A new study warns that workers do not feel valued or fulfilled in their offices and presents the case for businesses to make their workspaces happier
Heading back into the office after the festive season is a hard pill to swallow for many office workers, leading to a combination of workplace absenteeism, job unhappiness, and reduced productivity. In fact, the lack of worker enthusiasm in January is even estimated to cost the UK economy £93 billion (1) a year. That is why Staples is building the business case for employers to make their workspaces happier.
In its latest research report ‘In Pursuit of Office Happiness’, Staples has found that happy workspaces help workers feel valued, achieve their goals and work more productively. Key findings show that too many businesses are currently failing to keep their workers happy, and that the physical work environment itself is an important part of promoting workplace happiness:
- One-in-five describe their office workspace as ‘depressing’;
- 81% say their office space has an impact on their mental health;
- 68% would feel more valued at work if their organisation invested in their workspaces;
- 46% believe they’d be happier in another job altogether;
- 31% are ashamed of their workspace.
Professor Sir Cary Cooper, an expert in workplace happiness and author of Well-being: Productivity and Happiness at Work believes staff well-being is the key component to creating a happy workforce and says: “Work can make you sick – and work can make you happy. Which one happens depends on who you are, what you do, and how you are treated at work. So, an improvement in staff wellbeing can be a catalyst to the development of workspaces that encourage happiness, fulfilment and productivity.”
The research also highlights some simple and fun ways for employers to make their workspaces happier. Perks, or happiness triggers, that respondents said they would like to have in their offices include an office dog (27%), healthy snacks (49%) and better stationery (23%). But with a quarter of workers saying that their office is too cramped and a third believing it’s too noisy, fat-free yoghurt and a nap may not be enough to improve staff retention.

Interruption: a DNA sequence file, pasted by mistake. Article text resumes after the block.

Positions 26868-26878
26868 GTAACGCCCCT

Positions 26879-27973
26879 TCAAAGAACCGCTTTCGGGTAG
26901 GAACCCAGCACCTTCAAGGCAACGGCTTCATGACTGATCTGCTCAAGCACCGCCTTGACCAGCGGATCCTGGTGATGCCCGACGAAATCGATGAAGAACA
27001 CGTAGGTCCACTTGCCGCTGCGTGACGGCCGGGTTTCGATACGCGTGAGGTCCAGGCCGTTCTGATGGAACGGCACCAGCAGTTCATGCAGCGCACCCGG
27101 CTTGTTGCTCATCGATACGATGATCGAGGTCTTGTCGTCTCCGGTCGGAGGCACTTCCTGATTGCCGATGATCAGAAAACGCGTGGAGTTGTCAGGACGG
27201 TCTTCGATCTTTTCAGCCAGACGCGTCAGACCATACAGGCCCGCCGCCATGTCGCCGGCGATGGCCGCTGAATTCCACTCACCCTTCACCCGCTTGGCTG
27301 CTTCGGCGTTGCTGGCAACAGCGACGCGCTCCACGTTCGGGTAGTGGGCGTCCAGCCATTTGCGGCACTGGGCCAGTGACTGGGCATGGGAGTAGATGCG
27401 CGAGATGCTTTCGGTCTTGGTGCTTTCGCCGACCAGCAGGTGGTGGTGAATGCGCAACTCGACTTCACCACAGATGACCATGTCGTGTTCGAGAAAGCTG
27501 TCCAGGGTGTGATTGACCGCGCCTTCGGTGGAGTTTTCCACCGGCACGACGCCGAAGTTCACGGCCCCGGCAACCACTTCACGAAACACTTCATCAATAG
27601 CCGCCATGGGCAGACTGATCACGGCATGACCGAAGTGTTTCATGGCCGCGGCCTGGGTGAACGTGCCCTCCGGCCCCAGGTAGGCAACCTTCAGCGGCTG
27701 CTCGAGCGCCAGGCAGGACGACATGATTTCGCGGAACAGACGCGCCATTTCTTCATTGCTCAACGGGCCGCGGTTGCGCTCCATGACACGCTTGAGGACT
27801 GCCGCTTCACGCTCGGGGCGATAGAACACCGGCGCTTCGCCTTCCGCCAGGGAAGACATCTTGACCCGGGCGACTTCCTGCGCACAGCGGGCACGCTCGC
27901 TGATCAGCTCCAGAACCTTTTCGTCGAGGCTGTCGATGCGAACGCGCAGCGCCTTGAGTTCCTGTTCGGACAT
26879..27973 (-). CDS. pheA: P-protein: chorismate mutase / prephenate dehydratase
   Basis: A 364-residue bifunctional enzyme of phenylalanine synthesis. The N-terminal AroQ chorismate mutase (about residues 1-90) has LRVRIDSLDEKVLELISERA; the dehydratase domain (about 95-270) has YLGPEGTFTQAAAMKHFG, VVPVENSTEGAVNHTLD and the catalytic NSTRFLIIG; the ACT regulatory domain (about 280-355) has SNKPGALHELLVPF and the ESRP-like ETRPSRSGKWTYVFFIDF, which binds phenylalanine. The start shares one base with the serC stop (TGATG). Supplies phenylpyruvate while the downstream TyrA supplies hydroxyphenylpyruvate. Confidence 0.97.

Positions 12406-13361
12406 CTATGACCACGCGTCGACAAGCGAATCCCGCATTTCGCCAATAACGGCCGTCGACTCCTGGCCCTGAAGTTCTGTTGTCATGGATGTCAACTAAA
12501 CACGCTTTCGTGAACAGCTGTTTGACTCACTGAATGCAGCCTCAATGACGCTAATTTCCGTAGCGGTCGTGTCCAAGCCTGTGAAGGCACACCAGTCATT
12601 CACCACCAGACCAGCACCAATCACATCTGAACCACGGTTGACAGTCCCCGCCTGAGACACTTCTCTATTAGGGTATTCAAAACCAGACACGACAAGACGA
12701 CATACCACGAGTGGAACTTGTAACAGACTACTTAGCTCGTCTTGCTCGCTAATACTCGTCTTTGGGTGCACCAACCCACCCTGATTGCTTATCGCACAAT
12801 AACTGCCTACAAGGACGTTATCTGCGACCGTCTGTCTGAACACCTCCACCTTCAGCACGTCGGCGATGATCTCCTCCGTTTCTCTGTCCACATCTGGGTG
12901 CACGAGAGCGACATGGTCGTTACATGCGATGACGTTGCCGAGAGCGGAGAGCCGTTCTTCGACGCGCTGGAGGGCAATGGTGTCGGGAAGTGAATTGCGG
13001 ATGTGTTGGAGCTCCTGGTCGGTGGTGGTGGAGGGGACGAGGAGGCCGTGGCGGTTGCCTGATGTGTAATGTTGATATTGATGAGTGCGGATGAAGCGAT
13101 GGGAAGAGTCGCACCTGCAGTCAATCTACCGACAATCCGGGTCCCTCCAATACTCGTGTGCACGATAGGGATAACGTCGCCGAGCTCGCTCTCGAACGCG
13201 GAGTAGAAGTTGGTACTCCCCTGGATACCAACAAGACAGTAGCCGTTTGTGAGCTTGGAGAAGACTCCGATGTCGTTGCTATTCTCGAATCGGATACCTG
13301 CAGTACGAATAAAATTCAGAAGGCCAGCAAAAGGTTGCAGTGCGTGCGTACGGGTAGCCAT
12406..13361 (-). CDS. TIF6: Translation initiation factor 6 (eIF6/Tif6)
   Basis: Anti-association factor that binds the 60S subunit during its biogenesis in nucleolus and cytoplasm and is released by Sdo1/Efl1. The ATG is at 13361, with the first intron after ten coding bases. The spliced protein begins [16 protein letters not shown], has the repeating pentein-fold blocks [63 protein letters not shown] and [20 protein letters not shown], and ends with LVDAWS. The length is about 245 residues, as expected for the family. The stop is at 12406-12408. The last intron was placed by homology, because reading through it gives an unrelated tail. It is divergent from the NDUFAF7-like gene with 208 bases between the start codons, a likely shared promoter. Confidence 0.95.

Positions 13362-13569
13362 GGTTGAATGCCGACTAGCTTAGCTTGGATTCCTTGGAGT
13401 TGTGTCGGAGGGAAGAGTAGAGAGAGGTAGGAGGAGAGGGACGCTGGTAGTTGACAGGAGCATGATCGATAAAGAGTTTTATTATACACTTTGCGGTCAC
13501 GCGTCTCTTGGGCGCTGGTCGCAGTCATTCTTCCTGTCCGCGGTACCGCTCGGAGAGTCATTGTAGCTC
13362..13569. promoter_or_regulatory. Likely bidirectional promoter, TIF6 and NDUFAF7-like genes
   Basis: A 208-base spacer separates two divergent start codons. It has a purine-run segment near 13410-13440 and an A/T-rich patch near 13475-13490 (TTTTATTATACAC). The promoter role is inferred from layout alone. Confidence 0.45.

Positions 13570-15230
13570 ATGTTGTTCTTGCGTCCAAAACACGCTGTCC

Jeanette Bresitz, Head of Merchandising, UK, at Staples, comments: “As many psychologists, including Professor Cooper, rightly point out, workplace happiness is about striking a balance between providing employees with the right physical space – such as giving them the tools they need to do their jobs well, and a workspace that promotes mental health – while also providing them with a nurturing culture in which they can grow. With nearly half of UK office workers telling us that they think they’d be happier in another job, we are urging businesses to make changes so staff feel more valued, productive and loyal to their employers. It’s important to note that boosting the workspace with free snacks and office puppies isn’t the long term answer – achieving office happiness is about more than gimmicks – but our research shows that it’s a good place to start.”
Further information can about how happiness effects office workers be found at: https://www.staples.co.uk/whenyourspaceworks
About the research
The research comprised of on an online survey of 7,000 office workers, conducted by independent research agency Arlington Research in October 2018. The research sample consisted of a sample of desk-based office workers from ten European countries including: United Kingdom (2,000, with 302 in London), Germany (1,000), France (500), Netherlands (500), Sweden (500), Norway (500), Spain (500), Italy (500), Portugal (500) and Finland (500).
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